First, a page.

And really, just stop saying “should” to yourself about your thoughts and feelings in any context. You feel how you feel. The things in your head are the things in your head. You can’t change either directly through sheer force of will. You can only change what you do. Stop beating yourself up for who and what you are right now–it isn’t productive. Focus on moving forward."
MEB says: So much truth/goodness in this.(via maneatingbadger)
bless this precious soul
Heartwarming, and true, too boot!
It was 2 a.m., just a few days before Christmas, in a remote part of Afghanistan. Eight hours into a 16-hour shift, Ryan, a 23-year-old American naval sailor, was standing tense and alert, watching the footage of soldiers undertaking a nearby mission on a screen in front of him.
Suddenly, a hand clapped onto his back. Wheeling around to look at the face of his senior officer, Ryan knew the moment he had feared had come: His superiors had found out that his enlisted paperwork described him as female. Within three hours, he was on a plane."
There’s ‘black comedy’ and then there’s M*A*S*H.
Michael Dunn was convicted of three counts of attempted second-degree murder for firing at an SUV driven by Jordan Davis and his friends after the SUV began pulling away. The jury deadlocked on whether he murdered Jordan Davis.
Some people are probably confused at…
"The greatest challenge of the day is: how to bring about a revolution of the heart, a revolution which has to start with each one of us? When we begin to take the lowest place, to wash the feet of others, to love our brothers with that burning love, that passion, which led to the cross, then we can truly say, ‘Now I have begun.’"
Here’s an extended version of Ms. Day’s quotation from Loaves and Fishes.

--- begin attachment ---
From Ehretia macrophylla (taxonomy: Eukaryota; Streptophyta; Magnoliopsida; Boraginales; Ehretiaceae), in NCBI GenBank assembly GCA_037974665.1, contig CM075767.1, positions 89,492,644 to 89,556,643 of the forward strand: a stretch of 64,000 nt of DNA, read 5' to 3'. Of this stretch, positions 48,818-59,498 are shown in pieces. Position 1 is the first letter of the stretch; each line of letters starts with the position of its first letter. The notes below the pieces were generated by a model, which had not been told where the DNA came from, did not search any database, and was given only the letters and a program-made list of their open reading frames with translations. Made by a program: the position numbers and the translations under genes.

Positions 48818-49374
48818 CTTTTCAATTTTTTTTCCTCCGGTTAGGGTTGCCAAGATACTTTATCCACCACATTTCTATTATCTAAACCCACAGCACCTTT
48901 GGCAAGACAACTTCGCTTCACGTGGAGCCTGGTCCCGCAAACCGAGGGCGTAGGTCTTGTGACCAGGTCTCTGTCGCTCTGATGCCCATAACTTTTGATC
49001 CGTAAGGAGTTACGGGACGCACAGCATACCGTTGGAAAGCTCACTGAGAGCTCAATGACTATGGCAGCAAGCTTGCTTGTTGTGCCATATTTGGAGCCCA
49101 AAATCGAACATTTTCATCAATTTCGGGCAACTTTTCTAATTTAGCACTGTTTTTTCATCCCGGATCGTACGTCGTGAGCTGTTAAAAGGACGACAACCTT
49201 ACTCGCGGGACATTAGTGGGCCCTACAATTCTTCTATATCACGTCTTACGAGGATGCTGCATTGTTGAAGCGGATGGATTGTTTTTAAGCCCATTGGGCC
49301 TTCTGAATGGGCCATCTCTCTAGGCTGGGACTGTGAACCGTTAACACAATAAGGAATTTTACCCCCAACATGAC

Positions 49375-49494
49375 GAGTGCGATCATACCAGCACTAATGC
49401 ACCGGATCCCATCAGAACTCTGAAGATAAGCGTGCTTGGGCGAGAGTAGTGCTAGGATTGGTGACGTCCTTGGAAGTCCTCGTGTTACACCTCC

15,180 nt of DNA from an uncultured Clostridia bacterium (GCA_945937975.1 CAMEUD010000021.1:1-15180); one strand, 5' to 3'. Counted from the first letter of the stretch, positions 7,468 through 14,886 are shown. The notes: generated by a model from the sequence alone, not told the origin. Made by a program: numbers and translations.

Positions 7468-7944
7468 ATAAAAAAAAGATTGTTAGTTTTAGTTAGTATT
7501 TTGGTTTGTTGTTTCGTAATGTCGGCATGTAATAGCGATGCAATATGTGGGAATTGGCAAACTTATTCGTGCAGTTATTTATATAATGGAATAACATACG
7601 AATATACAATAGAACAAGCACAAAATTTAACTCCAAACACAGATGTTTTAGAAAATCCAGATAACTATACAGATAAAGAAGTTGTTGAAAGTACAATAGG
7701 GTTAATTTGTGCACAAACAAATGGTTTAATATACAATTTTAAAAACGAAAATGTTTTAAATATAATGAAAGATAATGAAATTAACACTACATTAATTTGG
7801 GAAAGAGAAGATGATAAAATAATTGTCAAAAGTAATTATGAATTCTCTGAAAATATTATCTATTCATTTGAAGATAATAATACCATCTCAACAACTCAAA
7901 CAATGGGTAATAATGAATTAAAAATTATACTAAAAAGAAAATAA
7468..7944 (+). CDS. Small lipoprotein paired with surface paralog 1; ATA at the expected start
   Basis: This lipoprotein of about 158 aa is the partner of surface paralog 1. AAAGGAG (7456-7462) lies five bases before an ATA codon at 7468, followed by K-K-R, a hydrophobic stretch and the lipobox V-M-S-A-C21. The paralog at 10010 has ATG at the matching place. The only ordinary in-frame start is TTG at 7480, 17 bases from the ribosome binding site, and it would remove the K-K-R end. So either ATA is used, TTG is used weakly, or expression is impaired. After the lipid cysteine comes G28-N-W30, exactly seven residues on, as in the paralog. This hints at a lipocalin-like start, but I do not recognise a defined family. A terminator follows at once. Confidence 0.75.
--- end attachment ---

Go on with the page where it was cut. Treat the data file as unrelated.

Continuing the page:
Jogging, Poverty and Obesity:
Map of Running Routs Reveals the Privilege of Exercise
FlowingData, using data from fitness apps on smartphones, recently mapped prevalent jogging and cycling routs in various cities across the globe. But the maps show more than frequent jogging lanes. They show a distinct division in neighborhoods based on income, gender and ethnicity. Just look how few routs were mapped in SE.
The Washington Post is probing the idea that these divisions show the reality of wealth, poverty, privilege and obesity, stating:
These results are to be expected. People who can afford to do so tend to prefer living near parks and rivers, where runners also like to run, and the poor are less likely to be able to afford luxuries such as smart phones and fitness apps.
PolicyMic is backing this claim with data published in a recent article in The Atlantic, which states:
… Poverty might make some people obese, but obesity definitely makes many people poorer, through two broad channels: (a) it reduces take-home pay, particularly for women; and (b) it’s related to health conditions that reduce discretionary income, too.
Goes to show there’s truth in data. What started out as a cool “hey, look at this” map has a much more sobering reality.
By the way, it’s worth noting that he’s about to debate climate change skeptic Rep. Martha Blackburn (R-TN) on Meet the Press, a debate that will likely make his head spin kinda like this:
It wouldn’t be the first time this month he’s taken part in such a debate.(via shortformblog)